Nick Lardis – Lardis is a 5'10" winger in the OHL, and you can consider him in the same mould as Nick Robertson: he's a high energy trigger man. Lardis started the year on Peterborough, where he had 12 goals and 7 assists in 36 games. He had a bit of hype going into the season so it was a disappointing start, but Peterborough was pretty loaded as a top OHL team and there were signs that Lardis had been a bit unlucky. Peterborough traded him to Hamilton as they loaded up for a championship run, and on Hamilton Lardis exploded. He had 25 goals and 21 assists in just 33 games after the trade, and averaged over 4 shots per game. A 16% shooting percentage isn't even that high for junior, and only 13 of this points with Hamilton were on the powerplay, so it wasn't incredibly unsustainable either. Lardis added 5 goals and 5 assists in his 6 playoff games for good measure. Lardis uses his speed to generate tons of scoring chances for himself off the rush, but also wields a nice set of hands and a really good shot. He has very good (but not necessarily elite) tracking data across the board, making him a pretty balanced player as well. I have some questions about his projection as a pro, but I like him as a later 2nd/3rd round swing for good speed, forechecking, and the ability to put the puck in the net.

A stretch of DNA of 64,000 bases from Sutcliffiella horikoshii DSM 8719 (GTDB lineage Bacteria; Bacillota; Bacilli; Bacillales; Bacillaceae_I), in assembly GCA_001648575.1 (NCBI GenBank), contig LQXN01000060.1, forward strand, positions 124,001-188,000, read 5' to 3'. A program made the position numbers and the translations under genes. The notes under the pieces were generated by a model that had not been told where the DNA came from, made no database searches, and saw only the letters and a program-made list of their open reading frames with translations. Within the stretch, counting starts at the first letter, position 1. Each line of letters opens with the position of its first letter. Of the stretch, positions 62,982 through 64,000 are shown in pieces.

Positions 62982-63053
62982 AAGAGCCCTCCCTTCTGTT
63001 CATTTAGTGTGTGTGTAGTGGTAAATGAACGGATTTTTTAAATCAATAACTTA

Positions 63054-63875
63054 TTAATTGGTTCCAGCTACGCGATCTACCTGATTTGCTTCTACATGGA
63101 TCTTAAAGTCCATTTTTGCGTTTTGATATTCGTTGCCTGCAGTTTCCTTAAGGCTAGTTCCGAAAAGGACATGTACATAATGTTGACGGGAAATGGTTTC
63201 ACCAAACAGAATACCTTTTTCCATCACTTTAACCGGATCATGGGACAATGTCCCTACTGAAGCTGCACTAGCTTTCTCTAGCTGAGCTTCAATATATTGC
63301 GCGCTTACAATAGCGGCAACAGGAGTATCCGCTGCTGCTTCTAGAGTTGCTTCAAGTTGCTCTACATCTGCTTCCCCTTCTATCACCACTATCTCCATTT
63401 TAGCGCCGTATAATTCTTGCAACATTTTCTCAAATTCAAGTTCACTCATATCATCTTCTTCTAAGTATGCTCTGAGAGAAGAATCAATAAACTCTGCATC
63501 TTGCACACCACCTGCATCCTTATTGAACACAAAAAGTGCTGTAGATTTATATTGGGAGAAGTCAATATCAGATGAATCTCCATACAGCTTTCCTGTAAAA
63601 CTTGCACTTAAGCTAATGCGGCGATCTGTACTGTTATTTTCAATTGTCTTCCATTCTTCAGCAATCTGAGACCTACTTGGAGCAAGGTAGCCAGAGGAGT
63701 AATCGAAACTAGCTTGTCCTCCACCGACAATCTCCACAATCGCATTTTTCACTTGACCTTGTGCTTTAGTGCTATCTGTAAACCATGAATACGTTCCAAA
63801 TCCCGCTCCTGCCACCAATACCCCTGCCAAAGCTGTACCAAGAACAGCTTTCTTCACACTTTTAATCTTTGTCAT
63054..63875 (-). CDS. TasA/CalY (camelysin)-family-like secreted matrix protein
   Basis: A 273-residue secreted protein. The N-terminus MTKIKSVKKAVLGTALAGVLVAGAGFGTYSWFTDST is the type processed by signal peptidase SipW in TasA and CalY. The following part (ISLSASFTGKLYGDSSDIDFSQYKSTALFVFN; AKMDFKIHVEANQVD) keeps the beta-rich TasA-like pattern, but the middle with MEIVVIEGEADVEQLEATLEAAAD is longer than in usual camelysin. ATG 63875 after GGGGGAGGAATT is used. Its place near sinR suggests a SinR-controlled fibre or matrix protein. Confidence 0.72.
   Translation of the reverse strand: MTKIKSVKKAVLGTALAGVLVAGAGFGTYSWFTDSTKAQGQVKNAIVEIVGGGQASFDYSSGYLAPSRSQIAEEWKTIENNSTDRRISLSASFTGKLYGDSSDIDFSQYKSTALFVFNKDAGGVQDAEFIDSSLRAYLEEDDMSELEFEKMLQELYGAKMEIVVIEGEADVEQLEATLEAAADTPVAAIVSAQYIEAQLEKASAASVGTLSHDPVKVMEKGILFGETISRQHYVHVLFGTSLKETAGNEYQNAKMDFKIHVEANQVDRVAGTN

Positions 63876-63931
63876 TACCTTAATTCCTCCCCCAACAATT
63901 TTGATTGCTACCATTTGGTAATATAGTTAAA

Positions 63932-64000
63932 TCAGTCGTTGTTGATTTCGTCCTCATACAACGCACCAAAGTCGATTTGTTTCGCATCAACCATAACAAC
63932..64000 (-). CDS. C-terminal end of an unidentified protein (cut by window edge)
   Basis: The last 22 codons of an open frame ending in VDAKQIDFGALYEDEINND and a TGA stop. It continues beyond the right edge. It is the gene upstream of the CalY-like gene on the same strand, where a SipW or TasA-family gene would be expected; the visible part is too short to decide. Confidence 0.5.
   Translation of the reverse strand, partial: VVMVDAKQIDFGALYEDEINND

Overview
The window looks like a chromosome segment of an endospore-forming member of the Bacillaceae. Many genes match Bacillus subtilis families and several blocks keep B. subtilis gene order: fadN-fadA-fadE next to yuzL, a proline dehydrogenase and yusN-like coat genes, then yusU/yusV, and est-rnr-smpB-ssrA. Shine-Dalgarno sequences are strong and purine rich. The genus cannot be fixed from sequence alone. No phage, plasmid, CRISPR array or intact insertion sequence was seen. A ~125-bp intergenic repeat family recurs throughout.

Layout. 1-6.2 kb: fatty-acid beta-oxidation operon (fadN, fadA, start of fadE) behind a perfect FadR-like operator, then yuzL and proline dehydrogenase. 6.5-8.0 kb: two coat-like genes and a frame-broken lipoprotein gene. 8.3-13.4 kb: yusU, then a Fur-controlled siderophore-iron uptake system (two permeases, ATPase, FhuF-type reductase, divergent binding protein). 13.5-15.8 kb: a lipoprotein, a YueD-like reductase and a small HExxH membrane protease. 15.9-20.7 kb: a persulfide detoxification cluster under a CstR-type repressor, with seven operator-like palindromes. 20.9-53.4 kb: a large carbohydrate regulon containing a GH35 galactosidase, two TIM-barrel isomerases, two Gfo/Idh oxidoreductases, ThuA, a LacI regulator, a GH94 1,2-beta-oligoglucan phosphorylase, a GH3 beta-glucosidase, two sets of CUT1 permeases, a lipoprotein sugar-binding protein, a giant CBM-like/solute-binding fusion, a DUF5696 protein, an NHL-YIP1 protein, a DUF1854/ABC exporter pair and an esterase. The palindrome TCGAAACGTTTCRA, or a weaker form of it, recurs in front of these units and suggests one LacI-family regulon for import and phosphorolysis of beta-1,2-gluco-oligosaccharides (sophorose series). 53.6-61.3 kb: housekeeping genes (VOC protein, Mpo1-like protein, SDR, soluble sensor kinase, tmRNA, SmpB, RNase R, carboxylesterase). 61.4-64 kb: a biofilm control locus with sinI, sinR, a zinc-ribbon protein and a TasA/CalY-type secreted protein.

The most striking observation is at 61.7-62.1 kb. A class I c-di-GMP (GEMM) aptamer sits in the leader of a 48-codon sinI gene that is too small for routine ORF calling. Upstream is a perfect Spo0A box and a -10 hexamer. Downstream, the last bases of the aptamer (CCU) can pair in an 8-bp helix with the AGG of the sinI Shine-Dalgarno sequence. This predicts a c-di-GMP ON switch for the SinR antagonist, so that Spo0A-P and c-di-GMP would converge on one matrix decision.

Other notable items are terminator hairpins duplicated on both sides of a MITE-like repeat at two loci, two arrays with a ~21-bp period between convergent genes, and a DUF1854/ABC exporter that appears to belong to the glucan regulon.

Aydar Suniev – Suniev is a 6'2" Russian winger who played in the BCHL, a major junior league out west that Canadian junior prospects play in to maintain NCAA eligibility. Seems like an odd choice for a Russian, but he's been playing in North America since he was 14 years old, outside of the pandemic year. Suniev is a bigger power forward who had his way with the BCHL on one of the top teams in the league. Penticton not only had Suniev, but also the Nadeau brothers who were tops in the league in points. The younger Bradley Nadeau is also a top prospect in this year's draft. Suniev played mostly on the second line, but still got his points – 45 goals and 45 assists in just 50 games is very good, though most top prospects should have video game numbers in a major junior league. Suniev plays a power forward game with a good amount of skill mixed in, especially his willingness and ability to drive the puck into the middle of the ice. He has very good hands in close that lets him stick handle through defenders, and knows how to use his size to get leverage and protect the puck from defenders. He seems similar to Matthew Knies in that sense, but he is not the same level of skater which is a small worry for me. But as a trade down candidate in the third round or so? He's a worthy swing for me to work on his skating and trust the rest to play up as a pro.